This week I want to answer a couple of questions that Ms. Kiri Callaghan posed to both her friend, as well as to anyone watching, in one of her beautiful “Miss You, Talk Soon” videos. First, she asked “What is your zen?” She talks in her video about how Disney has become her zen place. If I’m being honest, mine is far more mundane. My zen, the place where I can go to reset my brain, is my local coffee shop. I go there every Saturday morning, buy a chai tea and a pastry and I sit there, by myself with my notebook for an hour or two. Sometimes I write, sometimes I read, sometimes I people watch. These little coffee shops, usually pretty slow on a Saturday morning right after opening, have become my little haven, my escape from the rest of my week. I don’t really go to them during the week at all, and I don’t buy myself starbucks or much of anything from coffee shops in general, except for my Saturday morning ritual. Its a quiet moment at the end of a very loud week where even if someone has come with me, I can just breath and relax. There is one other place that I think qualifies as my zen, and that is water, really of any kind. I was a competitive swimmer for 13 years, and I used to joke that it was my therapy. Once I stopped swimming I realized that wasn’t a joke. Whether its swimming laps, jumping in the ocean when I go back to Florida or dragging my partner in to Lake Michigan even though we both know it is way too cold, something about being in and surrounded by water makes my soul happy. It is like hitting a hard reset on my stress and the mute button on all of the nagging voices in my head.
The second question that Kiri asked in a more recent video is “What refills your creative cup?” I usually refer to this as my “Well”, a term that I’m stealing from Julia Cameron and her book “The Artist’s Way” (which incidentally I highly recommend any creative person at least read through. I did not do it as a class, but rather read, did, and still do, the morning pages). I often end up with the feeling of being creatively dried up. For writers this often seems to hit in the staring at a blinking cursor on a screen while your brain is entirely silent. My first response when I notice this is to take a look around at my physical space. I find it almost impossible to create in a cluttered or messy space, so if I’m having trouble focusing I will usually stop and clean for a bit. It is amazing how much more relaxed I feel afterwards, even if it was just straightening up the bedroom where my writing desk is. My second choices are usually reading or coloring. Both of these activities let me turn off the brain chatter and let my mind relax. I especially like coloring because of the total clearing of the mind that I experience, whereas with reading I’m being pulled in to a specific story, actions, and emotional experiences. Studies have shown that 20 minutes of coloring has the same effect on the brain as 20 roughly minutes of meditation. Personally, my Creative Coloring Inspirations book is a favorite of mine, closely followed by a mandala coloring book.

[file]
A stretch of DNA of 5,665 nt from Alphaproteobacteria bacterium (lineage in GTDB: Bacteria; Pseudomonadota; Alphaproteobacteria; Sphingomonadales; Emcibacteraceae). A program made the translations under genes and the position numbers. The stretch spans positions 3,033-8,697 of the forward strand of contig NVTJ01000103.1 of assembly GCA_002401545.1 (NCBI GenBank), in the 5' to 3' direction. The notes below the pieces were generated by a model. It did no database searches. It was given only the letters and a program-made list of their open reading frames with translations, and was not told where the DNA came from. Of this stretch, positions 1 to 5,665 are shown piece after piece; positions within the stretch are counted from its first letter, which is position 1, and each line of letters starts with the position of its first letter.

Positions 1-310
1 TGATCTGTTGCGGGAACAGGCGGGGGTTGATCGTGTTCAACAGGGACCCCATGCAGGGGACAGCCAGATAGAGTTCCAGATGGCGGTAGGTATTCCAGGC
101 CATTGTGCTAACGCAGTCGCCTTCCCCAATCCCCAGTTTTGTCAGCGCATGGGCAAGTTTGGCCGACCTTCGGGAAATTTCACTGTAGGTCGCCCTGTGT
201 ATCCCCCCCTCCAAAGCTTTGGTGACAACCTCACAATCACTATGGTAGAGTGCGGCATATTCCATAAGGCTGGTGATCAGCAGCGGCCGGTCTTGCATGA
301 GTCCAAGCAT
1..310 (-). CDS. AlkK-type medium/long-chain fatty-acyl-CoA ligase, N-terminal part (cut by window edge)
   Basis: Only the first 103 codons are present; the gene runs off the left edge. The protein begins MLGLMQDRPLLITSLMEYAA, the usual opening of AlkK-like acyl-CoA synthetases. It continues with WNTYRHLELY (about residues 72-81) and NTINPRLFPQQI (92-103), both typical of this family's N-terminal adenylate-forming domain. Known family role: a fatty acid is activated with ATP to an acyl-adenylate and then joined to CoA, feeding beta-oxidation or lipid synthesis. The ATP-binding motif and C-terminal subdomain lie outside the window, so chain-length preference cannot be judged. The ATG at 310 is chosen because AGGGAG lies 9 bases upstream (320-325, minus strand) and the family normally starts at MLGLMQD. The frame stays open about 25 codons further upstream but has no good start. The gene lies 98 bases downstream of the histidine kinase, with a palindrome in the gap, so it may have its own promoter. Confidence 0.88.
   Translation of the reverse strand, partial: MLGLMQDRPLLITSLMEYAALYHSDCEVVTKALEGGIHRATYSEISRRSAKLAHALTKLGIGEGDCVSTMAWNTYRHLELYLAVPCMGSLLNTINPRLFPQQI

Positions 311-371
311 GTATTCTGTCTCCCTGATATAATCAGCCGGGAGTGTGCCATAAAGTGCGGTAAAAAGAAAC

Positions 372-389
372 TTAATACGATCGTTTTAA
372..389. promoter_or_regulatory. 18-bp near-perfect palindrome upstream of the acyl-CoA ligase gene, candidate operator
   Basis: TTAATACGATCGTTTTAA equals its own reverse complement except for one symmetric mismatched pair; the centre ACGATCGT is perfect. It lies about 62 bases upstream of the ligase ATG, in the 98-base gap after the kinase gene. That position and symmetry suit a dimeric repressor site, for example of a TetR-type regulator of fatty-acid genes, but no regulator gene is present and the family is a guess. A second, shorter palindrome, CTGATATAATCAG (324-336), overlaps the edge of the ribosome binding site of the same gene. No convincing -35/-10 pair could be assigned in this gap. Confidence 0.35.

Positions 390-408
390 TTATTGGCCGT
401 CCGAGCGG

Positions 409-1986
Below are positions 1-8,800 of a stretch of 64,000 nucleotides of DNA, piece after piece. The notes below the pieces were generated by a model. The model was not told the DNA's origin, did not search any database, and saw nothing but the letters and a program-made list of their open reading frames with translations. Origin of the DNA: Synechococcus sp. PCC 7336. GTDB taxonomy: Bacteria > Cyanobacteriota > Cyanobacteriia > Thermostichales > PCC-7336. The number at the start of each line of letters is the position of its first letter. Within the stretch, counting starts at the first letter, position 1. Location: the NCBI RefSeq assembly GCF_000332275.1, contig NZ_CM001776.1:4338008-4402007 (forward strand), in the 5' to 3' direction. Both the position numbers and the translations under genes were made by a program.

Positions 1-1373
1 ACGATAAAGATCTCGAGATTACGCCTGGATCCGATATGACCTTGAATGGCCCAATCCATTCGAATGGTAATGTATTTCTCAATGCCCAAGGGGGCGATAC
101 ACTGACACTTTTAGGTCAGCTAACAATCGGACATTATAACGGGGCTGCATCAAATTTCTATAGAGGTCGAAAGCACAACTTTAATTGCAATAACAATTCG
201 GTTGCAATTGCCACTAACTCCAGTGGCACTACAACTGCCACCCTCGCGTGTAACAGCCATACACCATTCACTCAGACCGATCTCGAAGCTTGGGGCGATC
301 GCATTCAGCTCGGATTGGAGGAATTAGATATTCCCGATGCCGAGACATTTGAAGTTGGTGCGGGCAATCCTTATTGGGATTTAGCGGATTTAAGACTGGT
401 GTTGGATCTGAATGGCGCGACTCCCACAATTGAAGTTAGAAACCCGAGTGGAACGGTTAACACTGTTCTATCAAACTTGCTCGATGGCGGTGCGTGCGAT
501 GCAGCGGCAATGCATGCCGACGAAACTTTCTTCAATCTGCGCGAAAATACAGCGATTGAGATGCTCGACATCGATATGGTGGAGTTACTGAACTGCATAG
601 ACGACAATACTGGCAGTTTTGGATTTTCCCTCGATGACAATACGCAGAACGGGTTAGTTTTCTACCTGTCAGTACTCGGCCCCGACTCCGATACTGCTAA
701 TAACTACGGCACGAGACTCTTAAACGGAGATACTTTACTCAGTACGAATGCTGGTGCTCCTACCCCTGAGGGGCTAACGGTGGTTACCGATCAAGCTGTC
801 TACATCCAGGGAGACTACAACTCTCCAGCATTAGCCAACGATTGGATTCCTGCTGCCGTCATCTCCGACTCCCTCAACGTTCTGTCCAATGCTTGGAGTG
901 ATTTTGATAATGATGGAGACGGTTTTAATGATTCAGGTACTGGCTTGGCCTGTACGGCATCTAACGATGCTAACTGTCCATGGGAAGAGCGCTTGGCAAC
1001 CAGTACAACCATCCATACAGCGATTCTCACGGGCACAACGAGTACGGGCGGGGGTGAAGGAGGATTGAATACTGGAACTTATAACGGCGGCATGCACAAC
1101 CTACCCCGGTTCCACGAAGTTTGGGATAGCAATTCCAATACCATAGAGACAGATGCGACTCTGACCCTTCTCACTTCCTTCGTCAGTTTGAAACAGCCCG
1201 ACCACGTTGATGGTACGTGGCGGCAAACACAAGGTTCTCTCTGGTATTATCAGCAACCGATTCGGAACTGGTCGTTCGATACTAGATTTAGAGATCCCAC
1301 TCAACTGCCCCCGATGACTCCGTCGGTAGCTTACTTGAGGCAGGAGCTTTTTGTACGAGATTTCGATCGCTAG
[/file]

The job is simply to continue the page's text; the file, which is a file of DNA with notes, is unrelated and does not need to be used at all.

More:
And then there’s Pinterest. I know, I know it is a timesuck, but honestly I am a sucker for my favorite literary quotes put with a nice picture, or thumbing through various hair colors and makeup styles that I hope to at some point emulate. I used to keep a sketch book purely for pictures that I liked, from magazines, printed from the internet, anywhere I could find them. Pinterest is now my sketchbook. It’s just a little pile of things that keep me motivated and happy. I try not to spend too much time on it, but occasionally it is a wonderful way to just clear my head and find some beautiful yoga pictures that make me look forward to my next class.
Everyone has their own way of hitting their reset button or refilling their creative well. We forget to do it as creators because we are always so concerned with what we are creating and I at least have a hard time reminding myself that time spent refilling the well is time invested in your creative endeavors. I am working very hard on reminding myself that self care is not only important, but imperative to the creative process.
How do you re-fill the well? Where do you find your zen? Let me know if the comments, on twitter, or if you prefer videos like Kiri, post a link!
You can find all of Kiri’s videos here on her youtube channel.